“Her worldview? Her enthusiasm, her effortless wit? Just a few of the reasons we love Elinor Lipman.”-Boston Globe
A wise and entertaining novel about a woman who has lived life on her own terms for seventy-five defiant and determined years, only to find herself suddenly thrust to the center of her family's various catastrophes.
A wise and entertaining novel about a woman who has lived life on her own terms for seventy-five defiant and determined years, only to find herself suddenly thrust to the center of her familys various catastrophes
Meet Florence Gordon: blunt, brilliant, cantankerous and passionate, feminist icon to young women, invisible to almost everyone else. At seventy-five, Florence has earned her right to set down the burdens of family and work and shape her legacy at long last. But just as she is beginning to write her long-deferred memoir, her son Daniel returns to New York from Seattle with his wife and daughter, and they embroil Florence in their dramas, clouding the clarity of her days and threatening her well-defended solitude. And then there is her left foot, which is starting to drag….
With searing wit, sophisticated intelligence, and a tender respect for humanity in all its flaws, Brian Morton introduces a constellation of unforgettable characters. Chief among them, Florence, who can humble the fools surrounding her with one barbed line, but who eventually finds there are realities even she cannot outwit.
About the Author
BRIAN MORTON is the author of four previous novels, including Starting Out in the Evening, which was a finalist for the PEN/Faulkner Award and was made into an acclaimed feature film, and A Window Across the River, which was a Book Club selection of the Today show. He teaches at New York University, the Bennington Writing Seminars, and Sarah Lawrence College, where he also directs the writing program. He lives in New York.
Reading Group Guide
1. How do Betty and her daughters relate to men? Do the three women have the same expectations about love and relationships?
2. How do the Weissmann women define “home”? What does the Manhattan apartment mean to them? What do their reactions to the Westport cottage say about their personalities? Would you have enjoyed living there?
3. In Sense and Sensibility, Mrs. Dashwood does her best to help her family thrive despite dwindling fortunes. What challenges do women still face in such situations, even with the cultural changes that have taken place since Jane Austen was writing?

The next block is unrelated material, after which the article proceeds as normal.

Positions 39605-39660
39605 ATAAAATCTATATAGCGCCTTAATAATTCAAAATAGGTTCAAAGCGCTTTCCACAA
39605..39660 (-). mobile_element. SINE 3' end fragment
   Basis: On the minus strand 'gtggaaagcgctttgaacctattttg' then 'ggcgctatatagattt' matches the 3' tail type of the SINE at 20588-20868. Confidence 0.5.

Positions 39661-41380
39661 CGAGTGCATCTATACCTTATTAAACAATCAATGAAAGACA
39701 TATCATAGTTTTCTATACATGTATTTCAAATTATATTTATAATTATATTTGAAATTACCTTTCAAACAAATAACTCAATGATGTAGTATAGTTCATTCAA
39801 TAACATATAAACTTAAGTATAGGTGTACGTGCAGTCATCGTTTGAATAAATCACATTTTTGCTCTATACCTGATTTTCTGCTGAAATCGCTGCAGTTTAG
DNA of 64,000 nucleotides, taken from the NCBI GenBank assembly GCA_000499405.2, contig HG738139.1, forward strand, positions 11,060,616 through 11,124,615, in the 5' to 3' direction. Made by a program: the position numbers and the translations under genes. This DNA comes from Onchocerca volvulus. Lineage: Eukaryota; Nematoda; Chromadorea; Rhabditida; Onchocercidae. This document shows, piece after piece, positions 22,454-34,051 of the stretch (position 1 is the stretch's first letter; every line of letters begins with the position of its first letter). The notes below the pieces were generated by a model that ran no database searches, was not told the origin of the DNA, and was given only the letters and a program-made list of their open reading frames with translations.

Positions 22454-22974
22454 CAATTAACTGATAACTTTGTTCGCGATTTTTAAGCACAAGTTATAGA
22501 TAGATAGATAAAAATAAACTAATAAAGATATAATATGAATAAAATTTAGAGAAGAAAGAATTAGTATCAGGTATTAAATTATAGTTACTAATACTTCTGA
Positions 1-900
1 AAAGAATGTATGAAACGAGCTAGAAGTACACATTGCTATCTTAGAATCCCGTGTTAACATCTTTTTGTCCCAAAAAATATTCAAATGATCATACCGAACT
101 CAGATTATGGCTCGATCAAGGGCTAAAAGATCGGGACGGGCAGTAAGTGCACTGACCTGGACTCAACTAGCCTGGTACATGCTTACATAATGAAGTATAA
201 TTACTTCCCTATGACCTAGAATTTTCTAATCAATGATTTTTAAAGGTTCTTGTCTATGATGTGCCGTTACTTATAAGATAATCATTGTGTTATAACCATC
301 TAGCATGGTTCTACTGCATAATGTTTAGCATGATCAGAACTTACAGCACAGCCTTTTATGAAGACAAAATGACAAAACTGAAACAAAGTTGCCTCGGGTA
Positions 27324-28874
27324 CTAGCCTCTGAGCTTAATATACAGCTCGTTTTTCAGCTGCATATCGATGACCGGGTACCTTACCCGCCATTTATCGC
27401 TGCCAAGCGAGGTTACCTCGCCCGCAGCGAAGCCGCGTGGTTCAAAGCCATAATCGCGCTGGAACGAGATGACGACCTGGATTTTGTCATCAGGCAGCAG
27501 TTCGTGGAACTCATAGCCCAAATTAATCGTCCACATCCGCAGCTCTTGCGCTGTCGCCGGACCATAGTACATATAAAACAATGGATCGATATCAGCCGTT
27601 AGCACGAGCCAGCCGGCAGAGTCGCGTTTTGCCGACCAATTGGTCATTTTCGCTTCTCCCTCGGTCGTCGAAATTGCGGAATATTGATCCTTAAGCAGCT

4. Which cad is worse: Schines Kit Maybank or Austens John Willoughby? If Miranda could meet Marianne, what advice would the two characters give each other?
5. The fact that Miranda and Annie are not Josephs biological children also mirrors Austens plot. Would Joseph have handled the divorce differently if the girls had been his biological daughters?
6. Is Frederick a good father to Gwen and Evan? What stokes Annies attraction to him throughout the novel?
7. Is Betty very much like her relatives? Which of your family members would you turn to if you were in her situation?
8. What accounts for the similarities and differences between Annie and Miranda? Are both women simply driven by their temperaments, or have they shaped each others personalities throughout their lives? How does their relationship compare to yours with your own siblings?
9. Schines work often blends humor with misfortune, such as Mirandas undoing by authors who turn out to be plagiarists and extreme fabricators. What other aspects of the novel capture the tragicomic way life unfolds?
10. Why is it so hard for Joseph to understand why his stepdaughters are mad at him? Why does he prefer Felicity to Betty? Discuss the revelations about Amber. In what way is her romantic situation similar to Felicitys?
11. Ultimately, how do the Weissmanns reconcile sense with sensibility? Who are the books most rational characters? Who is the most emotional?
12. What makes Roberts remarkable (eventually)? Who are the overlooked “characters” in your life story?
13. What aspects of the ending surprised you the most? What had you predicted for Betty, and for Leanne? Do the novels closing scenes reflect an Austen ending?
14. Does the storytelling style in The Three Weissmanns of Westport remind you of Schines other portraits of love? What makes the Weissmanns story unique?
Reading Group Guide written by Amy Root / Amy Roots Wordshop, Inc.